Time is flying – third Sunday of Lent – and what have we learned? What have we lost, or renounced, or let go of, that we should have? Has our level of fear decreased a bit? Have we understood better that the ‘fear of God’ that we hear so much about doesn’t mean fear of God as we were taught it meant – fear of getting punished when we get caught. It means what the Samaritan woman at the well discovered it meant one sweltering noon.
Today’s gospel draws us into one of the most Shakespearian dramatic encounters we have of the life of Jesus. One day, hot and tired by his walk, he stopped to rest by a well. His disciples went off to the shops and he was left alone. A woman from an alien racial group appeared to get water. From what she says later in the conversation that ensued, we guess that she didn’t want to come to the well in the evening when the other woman of the village liked to come and gossip. Because she herself was the object of their gossip. Like Jesus, she was alone.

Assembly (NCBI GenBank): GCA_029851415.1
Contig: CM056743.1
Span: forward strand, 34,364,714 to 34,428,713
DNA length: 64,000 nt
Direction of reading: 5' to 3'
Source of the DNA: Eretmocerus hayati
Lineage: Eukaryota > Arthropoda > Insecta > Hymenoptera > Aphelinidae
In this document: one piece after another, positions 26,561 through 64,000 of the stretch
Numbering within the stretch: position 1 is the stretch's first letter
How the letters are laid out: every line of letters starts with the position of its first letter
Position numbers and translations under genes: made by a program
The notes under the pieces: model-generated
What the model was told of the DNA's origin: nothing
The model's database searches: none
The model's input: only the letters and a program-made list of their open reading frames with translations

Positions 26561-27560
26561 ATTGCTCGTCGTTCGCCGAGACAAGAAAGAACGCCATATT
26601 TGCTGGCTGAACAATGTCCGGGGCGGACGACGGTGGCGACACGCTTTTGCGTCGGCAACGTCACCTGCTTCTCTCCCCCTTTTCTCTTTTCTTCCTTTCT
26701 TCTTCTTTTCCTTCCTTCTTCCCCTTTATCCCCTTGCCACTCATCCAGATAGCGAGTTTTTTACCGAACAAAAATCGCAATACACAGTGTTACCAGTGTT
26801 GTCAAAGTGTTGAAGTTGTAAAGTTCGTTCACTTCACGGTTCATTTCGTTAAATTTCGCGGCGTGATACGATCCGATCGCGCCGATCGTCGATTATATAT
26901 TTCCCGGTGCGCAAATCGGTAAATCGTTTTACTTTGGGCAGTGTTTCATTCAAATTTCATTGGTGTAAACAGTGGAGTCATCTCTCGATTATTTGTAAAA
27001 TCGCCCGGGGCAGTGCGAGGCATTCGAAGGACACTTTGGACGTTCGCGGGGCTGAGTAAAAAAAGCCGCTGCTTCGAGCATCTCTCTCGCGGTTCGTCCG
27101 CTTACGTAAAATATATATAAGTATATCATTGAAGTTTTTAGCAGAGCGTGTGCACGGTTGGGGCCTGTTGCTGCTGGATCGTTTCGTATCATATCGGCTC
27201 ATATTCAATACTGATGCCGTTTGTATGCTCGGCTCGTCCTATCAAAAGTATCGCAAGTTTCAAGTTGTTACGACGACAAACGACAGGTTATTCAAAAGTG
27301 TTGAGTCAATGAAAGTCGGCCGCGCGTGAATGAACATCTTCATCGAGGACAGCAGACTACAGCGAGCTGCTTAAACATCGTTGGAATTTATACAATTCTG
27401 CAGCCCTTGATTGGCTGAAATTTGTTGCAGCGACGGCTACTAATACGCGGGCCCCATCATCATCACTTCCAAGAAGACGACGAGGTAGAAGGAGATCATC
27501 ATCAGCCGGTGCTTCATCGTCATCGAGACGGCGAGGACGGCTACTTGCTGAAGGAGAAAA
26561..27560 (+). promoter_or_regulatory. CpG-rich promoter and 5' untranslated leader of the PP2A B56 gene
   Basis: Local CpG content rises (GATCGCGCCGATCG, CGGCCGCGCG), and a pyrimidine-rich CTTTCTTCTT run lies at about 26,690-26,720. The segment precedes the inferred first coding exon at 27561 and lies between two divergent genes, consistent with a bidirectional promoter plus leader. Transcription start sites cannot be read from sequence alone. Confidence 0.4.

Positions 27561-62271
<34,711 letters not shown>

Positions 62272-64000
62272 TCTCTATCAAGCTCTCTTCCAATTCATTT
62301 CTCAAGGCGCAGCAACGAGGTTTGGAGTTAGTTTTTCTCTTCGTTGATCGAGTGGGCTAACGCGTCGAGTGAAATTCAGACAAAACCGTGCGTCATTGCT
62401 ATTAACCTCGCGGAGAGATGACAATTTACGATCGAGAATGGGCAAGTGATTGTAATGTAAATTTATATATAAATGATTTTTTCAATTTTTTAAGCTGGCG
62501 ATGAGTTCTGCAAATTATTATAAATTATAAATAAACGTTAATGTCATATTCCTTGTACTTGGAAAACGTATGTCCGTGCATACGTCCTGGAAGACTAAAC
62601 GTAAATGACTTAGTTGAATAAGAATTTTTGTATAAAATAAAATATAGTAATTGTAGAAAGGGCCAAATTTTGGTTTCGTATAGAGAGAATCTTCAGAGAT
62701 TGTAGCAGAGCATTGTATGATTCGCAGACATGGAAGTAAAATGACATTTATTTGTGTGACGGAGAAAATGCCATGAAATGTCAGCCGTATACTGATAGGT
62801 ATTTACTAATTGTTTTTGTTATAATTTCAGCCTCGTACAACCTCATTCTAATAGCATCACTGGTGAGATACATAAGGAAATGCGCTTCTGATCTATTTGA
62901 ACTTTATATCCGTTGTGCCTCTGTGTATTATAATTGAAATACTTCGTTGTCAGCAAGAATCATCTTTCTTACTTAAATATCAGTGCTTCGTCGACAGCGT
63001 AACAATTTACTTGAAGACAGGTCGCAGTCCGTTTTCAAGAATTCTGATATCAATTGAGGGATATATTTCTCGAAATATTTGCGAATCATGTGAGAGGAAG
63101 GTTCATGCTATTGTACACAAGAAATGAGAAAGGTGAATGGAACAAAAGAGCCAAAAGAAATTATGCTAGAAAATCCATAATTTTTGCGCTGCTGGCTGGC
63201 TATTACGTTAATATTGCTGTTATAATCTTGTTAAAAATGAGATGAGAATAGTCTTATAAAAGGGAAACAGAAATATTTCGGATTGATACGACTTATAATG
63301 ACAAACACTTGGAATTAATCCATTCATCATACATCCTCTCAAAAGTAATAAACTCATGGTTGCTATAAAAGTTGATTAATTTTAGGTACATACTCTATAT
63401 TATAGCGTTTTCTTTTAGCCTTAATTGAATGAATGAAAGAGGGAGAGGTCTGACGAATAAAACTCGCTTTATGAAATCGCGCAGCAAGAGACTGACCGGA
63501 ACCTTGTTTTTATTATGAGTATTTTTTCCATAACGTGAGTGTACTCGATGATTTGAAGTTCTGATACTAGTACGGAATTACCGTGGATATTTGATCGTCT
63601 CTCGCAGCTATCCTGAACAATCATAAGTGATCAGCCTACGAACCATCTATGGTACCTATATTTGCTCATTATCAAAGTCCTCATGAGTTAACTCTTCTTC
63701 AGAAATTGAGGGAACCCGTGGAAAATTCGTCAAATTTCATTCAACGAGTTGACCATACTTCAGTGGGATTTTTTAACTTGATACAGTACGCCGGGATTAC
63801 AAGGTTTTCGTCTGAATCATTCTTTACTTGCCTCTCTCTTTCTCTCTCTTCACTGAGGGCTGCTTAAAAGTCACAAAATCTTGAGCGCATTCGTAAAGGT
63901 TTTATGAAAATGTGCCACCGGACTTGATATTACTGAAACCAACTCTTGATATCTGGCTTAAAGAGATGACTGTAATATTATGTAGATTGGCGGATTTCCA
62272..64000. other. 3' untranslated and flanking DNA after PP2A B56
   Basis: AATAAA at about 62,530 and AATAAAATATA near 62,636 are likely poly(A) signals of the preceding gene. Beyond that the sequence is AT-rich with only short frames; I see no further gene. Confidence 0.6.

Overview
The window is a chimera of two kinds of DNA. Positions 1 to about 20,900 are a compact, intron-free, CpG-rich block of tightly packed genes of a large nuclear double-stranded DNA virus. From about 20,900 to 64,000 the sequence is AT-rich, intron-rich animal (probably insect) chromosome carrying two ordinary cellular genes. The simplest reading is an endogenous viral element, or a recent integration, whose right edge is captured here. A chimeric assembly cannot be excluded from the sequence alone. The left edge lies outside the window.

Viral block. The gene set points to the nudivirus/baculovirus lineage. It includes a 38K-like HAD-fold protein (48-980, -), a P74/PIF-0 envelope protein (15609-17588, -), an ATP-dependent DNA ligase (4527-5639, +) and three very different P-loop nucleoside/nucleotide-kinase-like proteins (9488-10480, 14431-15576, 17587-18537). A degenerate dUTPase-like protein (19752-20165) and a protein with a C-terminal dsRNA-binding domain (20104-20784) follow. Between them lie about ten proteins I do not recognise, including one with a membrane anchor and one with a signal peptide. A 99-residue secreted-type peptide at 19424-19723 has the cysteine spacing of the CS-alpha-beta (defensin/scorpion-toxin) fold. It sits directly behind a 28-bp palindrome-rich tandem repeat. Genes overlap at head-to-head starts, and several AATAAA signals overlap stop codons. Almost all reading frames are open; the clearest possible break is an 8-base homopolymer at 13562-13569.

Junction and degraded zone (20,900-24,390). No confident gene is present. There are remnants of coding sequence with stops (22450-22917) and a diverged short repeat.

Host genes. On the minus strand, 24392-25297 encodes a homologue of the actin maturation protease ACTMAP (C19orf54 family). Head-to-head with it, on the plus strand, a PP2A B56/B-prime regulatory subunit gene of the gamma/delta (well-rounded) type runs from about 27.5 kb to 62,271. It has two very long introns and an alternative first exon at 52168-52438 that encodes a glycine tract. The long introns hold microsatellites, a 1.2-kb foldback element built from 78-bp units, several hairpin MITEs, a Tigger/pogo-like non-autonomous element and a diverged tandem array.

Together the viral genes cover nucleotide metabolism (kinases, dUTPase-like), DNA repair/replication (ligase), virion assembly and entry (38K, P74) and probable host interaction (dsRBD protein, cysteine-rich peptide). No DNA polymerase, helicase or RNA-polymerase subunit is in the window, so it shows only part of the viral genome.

It’s worth reading the whole story: John 4: 5-42, which must be one of the most examined and commented upon texts of any tradition.
Her solitude had not turned her into a bitter or frightened woman. But she was sharp-tongued and (having had five husbands) unfrightened by men even in one of the most misogynist of cultures. The verbal sparring between her and Jesus at the beginning, shows her spunkiness and his openness to people where they are, without any condescending sense of his own superior importance. This clash of personalities, as equals, produces a dramatic result. She returns to her original innocence (and to her community) and she recognizes, even in a male figure, the truth, wisdom and love that was (we might imagine) what took her through her serial relationships.
She was fearless but she had not, till that hot noontime, yet found the partner in intimacy who allowed her to use this fearless freedom in order to love.
If not, are we looking in the right place? Might a well be a good place to start?